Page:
Japan inflation flat at 3.1 percent in August: govt
TOKYO, Sept 22, 2023 (BSS/AFP) - Japan's consumer price inflation was 3.1 percent in August, unchanged from July, official data showed Friday, putting further pressure on Prime Minister Fumio Kishida.
The data, excluding fresh food, came slightly higher than market expectations for a 3.0 percent rise in the world's third-largest economy.
Excluding both food and energy, however, prices rose 4.3 percent, also unchanged from July, according to the internal affairs ministry.
Among key items, mobile phone fees, hotel prices, and fire and earthquake insurance saw increased prices, the ministry said.
But electricity and gas bills fell as the government continued subsidies to reduce pressure on families, it said.
Kishida has seen his popularity ratings slide since taking office in October 2021, with many voters squeezed by rising prices seen around the world in the wake of the Ukraine war.
Last week, facing a tough battle for internal party re-election next year, Kishida promised a "drastic" economic package after reshuffling his cabinet.
However, he stuck with his economic team, with Shunichi Suzuki staying as finance minister and Yasutoshi Nishimura still in charge of economy and industry.
The rise of US bond yields, compared with lower Japanese bond yields, has driven down the yen, making the cost of imports such as food and energy particularly more expensive for Japanese consumers.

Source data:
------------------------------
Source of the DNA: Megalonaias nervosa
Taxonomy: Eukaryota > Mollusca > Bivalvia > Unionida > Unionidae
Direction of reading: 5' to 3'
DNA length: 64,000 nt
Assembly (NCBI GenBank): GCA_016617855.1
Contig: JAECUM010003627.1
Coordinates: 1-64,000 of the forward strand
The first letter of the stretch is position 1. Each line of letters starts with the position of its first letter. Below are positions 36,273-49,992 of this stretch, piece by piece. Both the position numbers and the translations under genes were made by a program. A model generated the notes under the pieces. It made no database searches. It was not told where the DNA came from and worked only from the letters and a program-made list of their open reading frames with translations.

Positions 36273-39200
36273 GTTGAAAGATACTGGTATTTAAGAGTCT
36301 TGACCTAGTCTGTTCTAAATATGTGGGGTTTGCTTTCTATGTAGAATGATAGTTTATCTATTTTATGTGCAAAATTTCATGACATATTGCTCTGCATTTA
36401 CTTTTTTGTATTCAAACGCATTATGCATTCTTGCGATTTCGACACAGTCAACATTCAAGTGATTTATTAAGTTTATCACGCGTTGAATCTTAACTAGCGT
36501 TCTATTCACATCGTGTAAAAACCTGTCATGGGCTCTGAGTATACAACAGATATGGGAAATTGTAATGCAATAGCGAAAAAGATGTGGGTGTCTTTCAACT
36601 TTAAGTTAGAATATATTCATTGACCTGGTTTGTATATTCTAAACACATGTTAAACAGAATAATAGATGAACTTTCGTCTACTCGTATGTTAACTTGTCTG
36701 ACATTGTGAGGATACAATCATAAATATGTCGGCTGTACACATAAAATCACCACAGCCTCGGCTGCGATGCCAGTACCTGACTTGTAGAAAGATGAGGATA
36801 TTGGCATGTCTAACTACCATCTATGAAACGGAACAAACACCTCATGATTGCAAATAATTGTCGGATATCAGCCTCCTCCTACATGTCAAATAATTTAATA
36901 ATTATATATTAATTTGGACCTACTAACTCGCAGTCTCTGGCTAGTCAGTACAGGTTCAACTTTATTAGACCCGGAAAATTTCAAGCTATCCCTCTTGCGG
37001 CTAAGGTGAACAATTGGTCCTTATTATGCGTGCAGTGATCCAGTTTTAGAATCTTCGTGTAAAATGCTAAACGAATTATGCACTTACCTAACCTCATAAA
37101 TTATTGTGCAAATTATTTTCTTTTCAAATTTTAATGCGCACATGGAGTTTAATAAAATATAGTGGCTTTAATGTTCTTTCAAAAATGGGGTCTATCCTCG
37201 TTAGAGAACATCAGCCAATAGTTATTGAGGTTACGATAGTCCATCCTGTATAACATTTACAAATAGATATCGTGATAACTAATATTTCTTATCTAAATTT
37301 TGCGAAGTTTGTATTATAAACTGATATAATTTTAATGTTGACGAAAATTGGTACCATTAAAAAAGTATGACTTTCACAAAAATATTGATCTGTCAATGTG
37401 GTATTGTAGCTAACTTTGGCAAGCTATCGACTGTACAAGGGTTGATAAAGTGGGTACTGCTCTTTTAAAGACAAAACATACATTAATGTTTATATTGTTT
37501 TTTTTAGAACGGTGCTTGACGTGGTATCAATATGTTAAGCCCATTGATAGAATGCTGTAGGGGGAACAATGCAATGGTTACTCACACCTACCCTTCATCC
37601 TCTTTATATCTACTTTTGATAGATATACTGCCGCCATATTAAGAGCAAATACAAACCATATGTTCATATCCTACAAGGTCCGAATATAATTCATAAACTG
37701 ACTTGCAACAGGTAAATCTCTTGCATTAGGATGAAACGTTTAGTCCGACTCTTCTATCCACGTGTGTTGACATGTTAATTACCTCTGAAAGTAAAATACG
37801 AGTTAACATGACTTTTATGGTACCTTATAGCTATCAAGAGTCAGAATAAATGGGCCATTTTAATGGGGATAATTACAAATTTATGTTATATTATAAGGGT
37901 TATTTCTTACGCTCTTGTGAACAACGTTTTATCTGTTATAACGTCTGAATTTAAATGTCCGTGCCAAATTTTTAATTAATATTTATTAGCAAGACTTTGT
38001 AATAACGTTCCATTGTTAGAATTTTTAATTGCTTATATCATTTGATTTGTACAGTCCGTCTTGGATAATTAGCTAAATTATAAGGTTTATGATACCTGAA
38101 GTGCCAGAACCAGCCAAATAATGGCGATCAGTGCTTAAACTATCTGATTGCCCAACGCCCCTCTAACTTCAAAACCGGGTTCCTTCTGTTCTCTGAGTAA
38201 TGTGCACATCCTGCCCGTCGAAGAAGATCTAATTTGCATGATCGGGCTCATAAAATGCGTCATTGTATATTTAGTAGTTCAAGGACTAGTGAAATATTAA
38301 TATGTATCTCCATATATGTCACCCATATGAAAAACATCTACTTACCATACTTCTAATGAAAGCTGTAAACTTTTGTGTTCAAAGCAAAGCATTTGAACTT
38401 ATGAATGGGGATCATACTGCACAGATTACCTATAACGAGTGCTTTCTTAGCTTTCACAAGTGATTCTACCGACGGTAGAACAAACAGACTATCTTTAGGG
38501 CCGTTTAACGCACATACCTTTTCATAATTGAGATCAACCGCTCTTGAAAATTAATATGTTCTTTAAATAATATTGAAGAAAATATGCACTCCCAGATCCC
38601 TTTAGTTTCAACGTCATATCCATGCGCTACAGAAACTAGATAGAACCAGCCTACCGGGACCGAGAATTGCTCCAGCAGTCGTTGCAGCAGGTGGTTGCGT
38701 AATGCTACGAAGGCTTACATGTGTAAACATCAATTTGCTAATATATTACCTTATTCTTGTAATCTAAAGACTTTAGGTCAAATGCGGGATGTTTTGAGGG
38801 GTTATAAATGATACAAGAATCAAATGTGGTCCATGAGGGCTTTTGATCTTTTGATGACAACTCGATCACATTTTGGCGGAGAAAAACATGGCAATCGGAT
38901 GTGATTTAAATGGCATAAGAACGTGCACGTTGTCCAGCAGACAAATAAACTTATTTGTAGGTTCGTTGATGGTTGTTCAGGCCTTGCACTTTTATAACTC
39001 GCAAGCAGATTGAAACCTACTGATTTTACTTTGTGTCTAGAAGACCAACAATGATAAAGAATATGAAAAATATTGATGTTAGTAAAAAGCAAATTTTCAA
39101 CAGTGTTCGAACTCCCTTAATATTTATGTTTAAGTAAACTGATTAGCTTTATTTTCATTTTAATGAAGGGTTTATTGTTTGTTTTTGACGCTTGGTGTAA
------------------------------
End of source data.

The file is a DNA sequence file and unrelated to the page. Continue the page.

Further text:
- Bank of Japan -
The inflation data came on Friday as the Bank of Japan concludes a policy meeting later in the day with governor Kazuo Ueda slated to meet the press to explain his decision.
Most analysts believe the BoJ will maintain the current super-easy monetary policy.
But all eyes are on Ueda's plans for the future, after the former economics professor said in a recent media interview that the central bank may have enough data by the year's end to decide whether to end the programme.
Following the comments, BOJ watchers moved up their rate increase forecasts, with half now predicting a hike in the first half of 2024, Bloomberg News reported.
The comments may also have been aimed at easing pressure on the yen, which on Thursday hit a new 10-month low against the dollar, commentators said.
The Japanese economy remains fragile and the existing monetary policies may need to remain, said Tom Kenny, senior international economist at ANZ Research.
"Indeed, we expect inflation to ease as demand conditions are not strong enough to sustain ongoing pressure on prices," he said.
"We don't think the BoJ is going to drop its negative rate policy by the end of the year," he said.